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October 11, 2021updated 04 Aug 2023 8:24am

How Kisumu, Kenya’s lakeside city, is curbing the housing deficit

The majority of African cities are struggling with flooding, housing deficits and poor sewerage connectivity, all of which are caused by poor planning and rapid urbanisation.

By shadrack omuka

Kisumu is the third-largest city in Kenya, with a rich urban centre located along the shores of Lake Victoria, Africa’s largest fresh water lake. Despite being third in terms of population behind capital Nairobi and the coastal city of Mombasa, the city is becoming increasingly well known for its housing deficit and poor sewerage connectivity fuelled by poor planning.

Kisumu City skyline. (Photo by wilpunt/iStock)

Now, according to real estate developers, it is an overwhelming task for a new buyer to get a house in Kisumu.

“It may take a newcomer several months to get a house in Kisumu city compared to other cities in the Republic of Kenya,” says John Otieno, a real estate developer in Kisumu. Otieno adds that even government officials have struggled, and some decide to stay in hotels, which is an added expense.

This is nothing new, however. For decades, real estate developers in Kisumu have decried poor town planning as a major challenge to their business, blaming local authorities for the shoddy process that has brought the development of the town almost to a standstill.

But now, the Kisumu County government, in conjunction with Kenya Urban Roads Authority (KURA) and Kisumu Lakefront Development Corporation (KLDC), has come up with a new plan to redesign the city to clear some of the challenges facing the urban area, such as the housing shortage.

The plan, which has cost the county government of Kisumu and partners more than $3m to put together, is expected to cost hundreds of millions of dollars in its implementations.

The process of redesigning the city to spur development is currently under way. The newly adopted plan is expected to regulate and coordinate all developments projects in the city as the issue of housing and proper sewerage connectivity is given first priority.

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Down by the lake

“The aim of redesigning this city is to create sufficient space for development; the town is congested and we need to expand it so that we have enough space for housing development and appropriate sewerage connectivity,” says Kisumu County’s governor, Peter Anyang’ Nyong’o. “These two things have been a major problem in this town for many years.”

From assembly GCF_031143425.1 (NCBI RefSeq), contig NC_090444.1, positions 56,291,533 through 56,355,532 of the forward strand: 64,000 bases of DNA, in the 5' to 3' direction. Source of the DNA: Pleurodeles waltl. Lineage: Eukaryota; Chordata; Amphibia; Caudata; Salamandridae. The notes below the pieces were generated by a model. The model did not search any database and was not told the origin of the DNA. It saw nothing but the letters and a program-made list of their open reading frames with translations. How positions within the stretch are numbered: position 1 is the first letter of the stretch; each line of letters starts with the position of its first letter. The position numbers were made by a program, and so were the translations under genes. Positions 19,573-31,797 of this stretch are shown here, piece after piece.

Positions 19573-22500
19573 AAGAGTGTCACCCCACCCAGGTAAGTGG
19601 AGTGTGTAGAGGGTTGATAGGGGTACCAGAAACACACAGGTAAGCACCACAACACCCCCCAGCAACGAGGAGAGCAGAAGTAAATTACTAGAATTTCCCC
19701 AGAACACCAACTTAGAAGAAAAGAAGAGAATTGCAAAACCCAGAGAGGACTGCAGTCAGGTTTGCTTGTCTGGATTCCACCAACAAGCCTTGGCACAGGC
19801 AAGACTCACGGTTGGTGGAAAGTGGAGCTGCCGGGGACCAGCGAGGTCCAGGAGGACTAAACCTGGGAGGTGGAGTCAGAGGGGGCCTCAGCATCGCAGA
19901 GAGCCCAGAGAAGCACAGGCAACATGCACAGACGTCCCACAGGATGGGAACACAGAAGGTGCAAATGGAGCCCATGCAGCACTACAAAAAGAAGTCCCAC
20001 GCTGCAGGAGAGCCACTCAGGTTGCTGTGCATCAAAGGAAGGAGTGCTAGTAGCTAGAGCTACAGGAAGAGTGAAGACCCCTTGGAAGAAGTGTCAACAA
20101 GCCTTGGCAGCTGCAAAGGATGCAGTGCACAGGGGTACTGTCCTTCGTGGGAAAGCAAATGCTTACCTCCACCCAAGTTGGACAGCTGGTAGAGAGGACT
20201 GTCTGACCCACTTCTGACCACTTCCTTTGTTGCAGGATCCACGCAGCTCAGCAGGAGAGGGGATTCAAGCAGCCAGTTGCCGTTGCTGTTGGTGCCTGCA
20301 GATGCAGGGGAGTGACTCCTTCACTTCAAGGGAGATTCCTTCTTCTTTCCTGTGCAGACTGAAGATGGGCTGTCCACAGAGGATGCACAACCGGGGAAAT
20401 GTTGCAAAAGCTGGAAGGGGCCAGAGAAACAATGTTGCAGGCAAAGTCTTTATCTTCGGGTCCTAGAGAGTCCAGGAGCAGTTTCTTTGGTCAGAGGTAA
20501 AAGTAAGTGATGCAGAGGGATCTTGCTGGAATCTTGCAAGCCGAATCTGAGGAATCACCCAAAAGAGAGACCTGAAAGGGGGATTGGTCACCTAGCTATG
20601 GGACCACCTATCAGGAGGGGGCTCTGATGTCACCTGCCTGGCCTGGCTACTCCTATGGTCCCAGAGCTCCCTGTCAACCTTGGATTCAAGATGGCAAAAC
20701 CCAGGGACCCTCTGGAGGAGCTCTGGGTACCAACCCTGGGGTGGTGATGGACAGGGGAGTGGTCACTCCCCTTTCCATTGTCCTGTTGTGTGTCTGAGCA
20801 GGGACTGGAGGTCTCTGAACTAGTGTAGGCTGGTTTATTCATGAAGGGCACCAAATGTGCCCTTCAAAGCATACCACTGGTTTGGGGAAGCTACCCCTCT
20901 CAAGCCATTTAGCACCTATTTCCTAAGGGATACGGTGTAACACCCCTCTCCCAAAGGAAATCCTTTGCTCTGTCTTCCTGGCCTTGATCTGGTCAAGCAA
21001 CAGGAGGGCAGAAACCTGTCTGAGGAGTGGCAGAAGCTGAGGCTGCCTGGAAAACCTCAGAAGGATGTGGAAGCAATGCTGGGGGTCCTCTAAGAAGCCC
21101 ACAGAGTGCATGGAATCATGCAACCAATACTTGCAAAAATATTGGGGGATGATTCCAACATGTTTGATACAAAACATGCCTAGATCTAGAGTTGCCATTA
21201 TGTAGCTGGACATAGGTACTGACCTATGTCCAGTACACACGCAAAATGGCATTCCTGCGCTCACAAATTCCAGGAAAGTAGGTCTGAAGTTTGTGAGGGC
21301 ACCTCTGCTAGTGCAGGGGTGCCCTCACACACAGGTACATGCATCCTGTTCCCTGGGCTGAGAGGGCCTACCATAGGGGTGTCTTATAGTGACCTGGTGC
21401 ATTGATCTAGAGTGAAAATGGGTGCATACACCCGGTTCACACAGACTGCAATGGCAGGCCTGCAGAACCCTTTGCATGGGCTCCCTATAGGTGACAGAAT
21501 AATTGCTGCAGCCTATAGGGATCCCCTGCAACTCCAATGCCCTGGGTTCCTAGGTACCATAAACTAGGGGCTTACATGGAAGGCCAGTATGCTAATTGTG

Governor Nyong’o adds that Kisumu would have grown to a bigger size than it is now if it had decent planning beforehand, adding that the small neighbouring towns of Kakamega and Kisii are already thriving in property development. Kisumu, with the larger urban centre in the region, is dragging behind.

The entire process of redesigning Kisumu is expected to take up to 20 years to complete; however, the implementation plan will be gradual and has been divided into three terms, which include short, medium and long-term interventions.

This massive plan will be implemented in five planning zones, including the Central Business District (CBD), middle-level estates (area around the CBD), what many have called the ‘slum’ belt, extended areas (those falling between the slums and the city), and the waterfront (about 60m from the CBD).

Kisumu County’s CECM Lands, Housing, Physical Planning and Urban Development Executive Dixon Obungu says most of the structures in the city did not follow strict regulations.

“The majority of buildings here were irregularly set up due to poor planning and zoning without considering important factors such as sewerage lines, roads and space for expansion, and that is what is giving us a headache now,” Obungu says.

“The new planning model aims to transform the lakeside city property development; new buildings will only be erected in designated areas to manage development and avoid setting up buildings on top of sewer lines and on riparian [the interface between land and water] land just as it is now.

“A redesigned Kisumu city plan would suggest the kind of developments [that should be] put up in specific areas. The cases of illegal buildings sprawling all over will not be allowed under this new plan; everything will be in order.”

Kisumu’s city manager, Abala Wanga, says the proposed new plan for Kisumu will open up several property investment opportunities within the city and its neighbourhoods and, therefore, a need for more housing facilities to accommodate the population. “We expect to see the land prices skyrocketing, especially at the CBD,” he says.

It may be a plan spanning two decades, but it could be one that ultimately gives the city a fresh start.

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